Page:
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How to feel rested without sleeping more

We may know we need more sleep – it’s another thing to find the time. Rebekah White discovers how to get better quality rest and top up your energy on the days when you’re feeling low.

1. Catch-up time

So you’ve got places to be and things to do most nights? Choose just one to be your sleep recovery night. Make it a priority to get the best rest possible. Give Pinterest or other distractions the miss, allow yourself time to wind down, drink a sleep-inducing herbal tincture and turn in early to store up a chunk of sleep for the busy week ahead.

2. Bedtime reading

Books are a way to calm your mind at the end of the day – but choose fiction rather than fact. Being immersed in a story makes it easier for the mind to rest and concentrate on only one thing, whereas non-fiction can get the brain spinning all over again. Pick an absorbing narrative to push the cares of the day far away as you settle to sleep. 

3. Climate change

Your body’s core temperature naturally goes down when you sleep, meaning you’ll be comfortable at a slightly lower temperature. With the weather rapidly warming up, it’s easy to be too slow getting rid of winter duvets. Dig out your summer pajamas and swap to lightweight bedclothes. Leave a window ajar. If you feel cold falling asleep, try a pair of socks; a study from the Sleep Laboratory of Basel in Switzerland found that keeping your feet or hands warm helps you fall asleep quickly.

4. Dark room

Block any alarm displays before you turn in. If necessary, add a extra layer of fabric to bedroom curtains to ensure total darkness. 

Light can signal to your brain you should be awake, even when you’re not conscious! As we all know, using a laptop, phone or tablet screen just before bed wakes your brain up. Their bright light confuses the brain’s suprachiasmatic nucleus, aka what controls your circadian rhythms, and suppresses the release of melatonin, the chemical that helps you sleep. 

5. Midnight snack

Low blood sugar can leave you feeling gluggy when you wake up, so before you hit the sack, make sure you’ve got enough fuel for the night ahead. Try a low-glycaemic index snack such as almonds, yoghurt or wholemeal toast. While we’re at it, let’s remind ourselves of foods which can hinder sleep: cheese, chocolate, spicy or fatty foods – or simply a big meal.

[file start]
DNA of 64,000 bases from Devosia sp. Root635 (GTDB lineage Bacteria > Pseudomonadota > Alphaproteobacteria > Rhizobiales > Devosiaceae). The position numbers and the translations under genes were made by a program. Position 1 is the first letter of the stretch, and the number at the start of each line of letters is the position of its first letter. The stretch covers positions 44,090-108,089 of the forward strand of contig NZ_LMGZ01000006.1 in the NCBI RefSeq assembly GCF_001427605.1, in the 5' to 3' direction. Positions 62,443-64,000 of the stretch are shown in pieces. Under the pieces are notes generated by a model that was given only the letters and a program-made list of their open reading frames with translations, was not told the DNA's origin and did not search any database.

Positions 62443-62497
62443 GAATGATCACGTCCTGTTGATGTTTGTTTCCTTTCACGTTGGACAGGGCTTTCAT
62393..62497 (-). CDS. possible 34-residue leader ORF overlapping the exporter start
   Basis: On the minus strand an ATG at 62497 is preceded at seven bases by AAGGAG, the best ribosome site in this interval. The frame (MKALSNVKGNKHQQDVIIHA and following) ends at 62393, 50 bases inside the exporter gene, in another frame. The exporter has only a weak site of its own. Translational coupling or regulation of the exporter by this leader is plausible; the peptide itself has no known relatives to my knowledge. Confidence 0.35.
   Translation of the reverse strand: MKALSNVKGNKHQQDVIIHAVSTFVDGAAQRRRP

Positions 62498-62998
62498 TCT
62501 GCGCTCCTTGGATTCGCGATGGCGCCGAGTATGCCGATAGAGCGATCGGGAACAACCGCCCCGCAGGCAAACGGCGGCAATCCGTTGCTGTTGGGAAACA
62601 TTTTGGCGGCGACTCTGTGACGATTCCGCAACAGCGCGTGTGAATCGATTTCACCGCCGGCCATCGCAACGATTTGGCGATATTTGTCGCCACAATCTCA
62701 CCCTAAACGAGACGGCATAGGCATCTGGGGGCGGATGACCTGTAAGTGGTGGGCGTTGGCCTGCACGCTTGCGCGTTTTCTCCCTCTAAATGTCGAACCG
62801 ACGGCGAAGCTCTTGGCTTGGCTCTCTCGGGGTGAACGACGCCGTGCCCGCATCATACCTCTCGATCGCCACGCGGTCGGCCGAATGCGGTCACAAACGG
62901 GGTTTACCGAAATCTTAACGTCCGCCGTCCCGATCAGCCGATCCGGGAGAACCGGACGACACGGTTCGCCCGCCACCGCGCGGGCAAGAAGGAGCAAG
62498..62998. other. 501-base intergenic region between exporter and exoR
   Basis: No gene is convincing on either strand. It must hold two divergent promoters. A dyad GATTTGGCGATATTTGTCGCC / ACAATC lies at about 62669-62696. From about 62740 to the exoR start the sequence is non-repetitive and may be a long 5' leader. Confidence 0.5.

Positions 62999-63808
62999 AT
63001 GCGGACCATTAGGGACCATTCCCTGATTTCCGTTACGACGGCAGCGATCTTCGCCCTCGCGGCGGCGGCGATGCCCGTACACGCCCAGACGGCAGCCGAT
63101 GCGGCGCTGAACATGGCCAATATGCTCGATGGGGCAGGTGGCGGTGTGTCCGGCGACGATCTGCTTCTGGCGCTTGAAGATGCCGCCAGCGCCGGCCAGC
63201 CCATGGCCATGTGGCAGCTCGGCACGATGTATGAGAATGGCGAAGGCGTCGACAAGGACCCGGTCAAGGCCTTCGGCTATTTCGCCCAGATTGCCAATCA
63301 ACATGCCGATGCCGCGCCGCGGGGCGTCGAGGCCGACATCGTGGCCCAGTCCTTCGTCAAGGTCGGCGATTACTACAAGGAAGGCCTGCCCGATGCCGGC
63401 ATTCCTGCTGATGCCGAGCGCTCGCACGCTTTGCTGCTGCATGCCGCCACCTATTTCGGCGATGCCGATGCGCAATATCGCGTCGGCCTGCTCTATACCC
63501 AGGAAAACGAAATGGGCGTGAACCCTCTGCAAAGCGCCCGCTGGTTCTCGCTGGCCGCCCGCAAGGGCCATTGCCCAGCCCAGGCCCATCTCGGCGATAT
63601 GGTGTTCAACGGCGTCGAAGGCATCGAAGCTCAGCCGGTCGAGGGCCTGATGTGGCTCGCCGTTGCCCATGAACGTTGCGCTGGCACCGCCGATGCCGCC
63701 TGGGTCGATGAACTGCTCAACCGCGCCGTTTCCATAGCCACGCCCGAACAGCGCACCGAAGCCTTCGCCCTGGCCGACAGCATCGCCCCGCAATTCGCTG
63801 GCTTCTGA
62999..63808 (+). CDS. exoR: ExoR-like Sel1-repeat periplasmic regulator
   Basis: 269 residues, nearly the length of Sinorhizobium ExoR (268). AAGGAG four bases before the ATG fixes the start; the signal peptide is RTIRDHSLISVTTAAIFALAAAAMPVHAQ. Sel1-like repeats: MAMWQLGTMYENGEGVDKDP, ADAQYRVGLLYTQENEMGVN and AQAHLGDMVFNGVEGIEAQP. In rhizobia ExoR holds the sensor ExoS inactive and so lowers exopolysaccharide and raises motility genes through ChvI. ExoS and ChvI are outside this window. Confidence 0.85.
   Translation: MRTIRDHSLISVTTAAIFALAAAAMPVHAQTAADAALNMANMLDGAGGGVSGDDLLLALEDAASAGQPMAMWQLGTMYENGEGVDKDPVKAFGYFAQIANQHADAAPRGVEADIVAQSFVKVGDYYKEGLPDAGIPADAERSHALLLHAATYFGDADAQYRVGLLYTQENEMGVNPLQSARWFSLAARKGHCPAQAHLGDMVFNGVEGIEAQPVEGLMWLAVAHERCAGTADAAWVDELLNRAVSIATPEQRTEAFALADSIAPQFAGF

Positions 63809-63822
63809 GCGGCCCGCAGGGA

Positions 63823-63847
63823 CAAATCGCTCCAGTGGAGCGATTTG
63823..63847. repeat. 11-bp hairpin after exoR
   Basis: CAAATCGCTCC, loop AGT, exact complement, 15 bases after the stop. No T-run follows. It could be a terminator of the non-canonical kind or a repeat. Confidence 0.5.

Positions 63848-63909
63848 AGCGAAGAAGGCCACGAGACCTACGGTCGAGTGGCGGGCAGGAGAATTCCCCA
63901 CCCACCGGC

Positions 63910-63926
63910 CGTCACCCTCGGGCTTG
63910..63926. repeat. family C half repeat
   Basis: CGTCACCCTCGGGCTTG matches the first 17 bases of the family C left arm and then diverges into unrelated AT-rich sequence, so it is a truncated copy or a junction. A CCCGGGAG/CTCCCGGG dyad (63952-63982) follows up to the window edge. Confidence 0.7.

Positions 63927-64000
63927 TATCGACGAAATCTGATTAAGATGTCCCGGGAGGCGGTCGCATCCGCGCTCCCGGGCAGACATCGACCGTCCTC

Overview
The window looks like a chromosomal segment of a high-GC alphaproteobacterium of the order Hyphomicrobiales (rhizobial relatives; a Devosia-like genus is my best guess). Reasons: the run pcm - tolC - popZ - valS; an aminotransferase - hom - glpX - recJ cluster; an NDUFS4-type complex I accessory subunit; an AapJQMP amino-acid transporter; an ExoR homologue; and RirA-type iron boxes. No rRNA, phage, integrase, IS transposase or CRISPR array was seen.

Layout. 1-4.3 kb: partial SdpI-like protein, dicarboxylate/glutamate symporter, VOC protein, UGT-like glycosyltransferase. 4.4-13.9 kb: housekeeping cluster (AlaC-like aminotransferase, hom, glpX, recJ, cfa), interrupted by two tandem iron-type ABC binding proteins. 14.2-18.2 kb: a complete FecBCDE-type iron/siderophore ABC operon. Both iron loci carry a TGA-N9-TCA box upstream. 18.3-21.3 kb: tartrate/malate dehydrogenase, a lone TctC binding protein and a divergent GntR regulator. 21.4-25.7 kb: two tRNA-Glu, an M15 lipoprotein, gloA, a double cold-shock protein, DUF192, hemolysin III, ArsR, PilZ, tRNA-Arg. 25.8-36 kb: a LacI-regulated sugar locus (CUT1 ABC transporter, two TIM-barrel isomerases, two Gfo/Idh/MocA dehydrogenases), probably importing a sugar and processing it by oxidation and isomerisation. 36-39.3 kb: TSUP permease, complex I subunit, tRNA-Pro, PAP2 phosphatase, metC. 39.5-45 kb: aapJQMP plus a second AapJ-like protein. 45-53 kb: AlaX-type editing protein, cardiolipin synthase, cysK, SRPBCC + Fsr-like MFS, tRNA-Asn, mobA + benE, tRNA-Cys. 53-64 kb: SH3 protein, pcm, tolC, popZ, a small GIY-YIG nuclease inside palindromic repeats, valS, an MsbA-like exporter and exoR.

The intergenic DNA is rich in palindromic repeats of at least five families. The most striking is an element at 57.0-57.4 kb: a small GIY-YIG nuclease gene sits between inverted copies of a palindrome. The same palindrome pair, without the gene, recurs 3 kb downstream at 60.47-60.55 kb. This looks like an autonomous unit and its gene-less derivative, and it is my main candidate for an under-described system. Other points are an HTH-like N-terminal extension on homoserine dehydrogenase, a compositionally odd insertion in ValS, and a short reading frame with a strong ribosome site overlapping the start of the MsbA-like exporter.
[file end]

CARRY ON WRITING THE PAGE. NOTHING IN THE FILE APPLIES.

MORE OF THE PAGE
Food rich in sugar and caffeine can leave you with a ‘hangover’ the next morning, but carbohydrates release the hormone serotonin, which makes you sleepier.

6. Boozed up

Alcohol might have a soporific effect, but it’s short-lived – it’ll make you drowsy, but it also prevents your body from entering the deepest phase of sleep, and overindulging will have you waking parched in the night. Instead of reaching for a glass of wine to chill out, try a warm bath, relaxing music or a cup of sleep-promoting tea. 

7. Meal plans

What’s as important as going to sleep and waking up at the same time? Having your meals and snacks at the same time. Turns out food is also involved in setting and maintaining our circadian rhythm, telling our bodies when to sleep and when to wake. 

8. Make a list

We sleep 20 percent less than our grandparents
– National Center on Sleep Disorders Research, USA

It’s an oldie but a goodie – get everything out of your mind and down on the page. Don’t only list to-dos, but any worries you have – tell yourself that you’ll remember to worry about them later! Make your list well before bedtime so these thoughts aren’t buzzing around as you’re about to switch the lights off. Resist the urge to check your bank balance or Facebook feed just before turning in. 

9. Caffeine nap

If you’ve got the luxury of somewhere to grab 20 minutes of shuteye during the day, try this technique. Drink a strong coffee, then immediately lie down for a snooze. The caffeine takes about 20 minutes to pass through your gastrointestinal tract, meaning it’ll kick in just as you’re waking, giving you an extra lift for your afternoon. When you nap, make sure it’s less than 30 minutes – this keeps you in the early stages of sleep, rather than deeper stages that are harder to wake from.

10. Common scents

The Ayurvedic tradition recommends a foot massage with sesame oil right before bed to calm the body. Meanwhile, essential oils of lavender, marjoram and chamomile are said to promote sleep. During the day, try fragrances of citrus, rosemary, ginger and juniper to boost alertness.

11. Waking hour

You’ll need two things to combat early-morning grogginess: light and movement. You don’t need to make a gym visit – simply wandering out to the letterbox can help brush away the cobwebs. Light’s vital to your internal clock, as it passes through your eyelids even when you’re sleeping. If you normally sleep in a very dark room, try leaving a curtain slightly open to let the morning light help wake you up. 

12.Breakfast buzz

Making your morning routine pleasant is another way to ease into the day. Try this tip from a Women’s Weekly magazine in the 1950s – set out breakfast things on the table the night before and even spoon the coffee into the pot ready to go. 

Remember how carbohydrates make you feel sleepy? Protein has the opposite effect, because it increases the amount of a brain chemical called tyrosine – which promotes quick thinking. Choose a lean protein for breakfast, as fat takes longer to digest and leaves you sluggish. Try a high-protein morning smoothie!

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